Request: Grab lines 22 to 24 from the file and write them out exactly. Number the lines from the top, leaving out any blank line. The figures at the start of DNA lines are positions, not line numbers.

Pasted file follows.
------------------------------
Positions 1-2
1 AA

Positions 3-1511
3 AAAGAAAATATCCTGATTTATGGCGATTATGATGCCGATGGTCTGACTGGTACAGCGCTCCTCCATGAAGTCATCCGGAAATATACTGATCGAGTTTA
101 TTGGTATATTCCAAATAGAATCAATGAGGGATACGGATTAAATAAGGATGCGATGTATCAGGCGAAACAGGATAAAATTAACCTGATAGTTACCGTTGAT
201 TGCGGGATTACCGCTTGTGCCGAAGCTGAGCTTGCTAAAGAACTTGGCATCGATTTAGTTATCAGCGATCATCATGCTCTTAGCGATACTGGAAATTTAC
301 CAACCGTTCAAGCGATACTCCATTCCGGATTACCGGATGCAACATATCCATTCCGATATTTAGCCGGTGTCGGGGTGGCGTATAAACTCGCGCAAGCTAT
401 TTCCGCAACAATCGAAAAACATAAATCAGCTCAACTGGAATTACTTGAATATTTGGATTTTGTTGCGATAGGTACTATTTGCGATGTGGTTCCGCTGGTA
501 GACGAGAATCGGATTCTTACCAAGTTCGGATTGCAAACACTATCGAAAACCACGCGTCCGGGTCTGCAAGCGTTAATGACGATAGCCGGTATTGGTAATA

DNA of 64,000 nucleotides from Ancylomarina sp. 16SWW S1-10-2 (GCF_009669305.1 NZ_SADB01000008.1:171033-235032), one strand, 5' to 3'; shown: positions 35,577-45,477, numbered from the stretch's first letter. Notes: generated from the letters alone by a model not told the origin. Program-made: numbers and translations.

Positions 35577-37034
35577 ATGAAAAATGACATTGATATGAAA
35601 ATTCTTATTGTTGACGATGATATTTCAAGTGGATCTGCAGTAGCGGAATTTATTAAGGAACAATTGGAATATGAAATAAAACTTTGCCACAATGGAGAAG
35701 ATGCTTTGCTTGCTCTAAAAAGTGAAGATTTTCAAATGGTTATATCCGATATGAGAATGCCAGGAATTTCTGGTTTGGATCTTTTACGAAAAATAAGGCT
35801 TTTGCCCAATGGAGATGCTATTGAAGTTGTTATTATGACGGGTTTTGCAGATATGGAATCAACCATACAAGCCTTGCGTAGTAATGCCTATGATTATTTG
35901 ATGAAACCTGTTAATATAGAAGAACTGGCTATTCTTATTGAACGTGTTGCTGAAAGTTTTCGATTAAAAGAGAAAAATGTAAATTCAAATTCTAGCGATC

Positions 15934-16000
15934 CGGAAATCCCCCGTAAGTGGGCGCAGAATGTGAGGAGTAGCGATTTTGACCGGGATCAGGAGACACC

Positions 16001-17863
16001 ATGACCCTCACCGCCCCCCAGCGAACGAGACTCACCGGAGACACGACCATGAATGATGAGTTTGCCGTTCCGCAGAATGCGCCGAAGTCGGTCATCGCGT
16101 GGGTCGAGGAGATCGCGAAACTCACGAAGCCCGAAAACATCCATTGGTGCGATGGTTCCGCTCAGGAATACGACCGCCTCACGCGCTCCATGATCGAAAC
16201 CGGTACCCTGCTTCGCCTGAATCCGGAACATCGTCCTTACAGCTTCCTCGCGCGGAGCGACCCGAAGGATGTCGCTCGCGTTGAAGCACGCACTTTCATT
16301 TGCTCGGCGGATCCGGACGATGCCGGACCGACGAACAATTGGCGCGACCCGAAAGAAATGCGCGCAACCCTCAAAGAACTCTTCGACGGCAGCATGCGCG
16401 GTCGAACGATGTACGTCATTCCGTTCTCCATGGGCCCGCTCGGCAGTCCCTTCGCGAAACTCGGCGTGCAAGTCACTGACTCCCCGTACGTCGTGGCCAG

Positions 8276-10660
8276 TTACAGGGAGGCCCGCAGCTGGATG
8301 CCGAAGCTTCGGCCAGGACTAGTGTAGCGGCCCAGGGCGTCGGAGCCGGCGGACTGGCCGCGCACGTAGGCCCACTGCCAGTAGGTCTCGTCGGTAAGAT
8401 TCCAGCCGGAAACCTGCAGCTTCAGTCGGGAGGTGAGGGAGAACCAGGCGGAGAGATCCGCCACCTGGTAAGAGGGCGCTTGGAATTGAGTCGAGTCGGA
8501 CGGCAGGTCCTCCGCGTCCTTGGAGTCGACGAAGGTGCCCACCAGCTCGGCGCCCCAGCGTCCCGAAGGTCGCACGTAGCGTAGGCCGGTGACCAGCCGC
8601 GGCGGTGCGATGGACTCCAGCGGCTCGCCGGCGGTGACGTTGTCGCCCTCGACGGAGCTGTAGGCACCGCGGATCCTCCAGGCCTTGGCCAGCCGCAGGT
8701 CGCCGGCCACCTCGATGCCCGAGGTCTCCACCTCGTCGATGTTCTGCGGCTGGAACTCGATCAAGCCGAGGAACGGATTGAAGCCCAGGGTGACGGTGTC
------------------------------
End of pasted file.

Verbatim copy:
16201 CGGTACCCTGCTTCGCCTGAATCCGGAACATCGTCCTTACAGCTTCCTCGCGCGGAGCGACCCGAAGGATGTCGCTCGCGTTGAAGCACGCACTTTCATT
16301 TGCTCGGCGGATCCGGACGATGCCGGACCGACGAACAATTGGCGCGACCCGAAAGAAATGCGCGCAACCCTCAAAGAACTCTTCGACGGCAGCATGCGCG
16401 GTCGAACGATGTACGTCATTCCGTTCTCCATGGGCCCGCTCGGCAGTCCCTTCGCGAAACTCGGCGTGCAAGTCACTGACTCCCCGTACGTCGTGGCCAG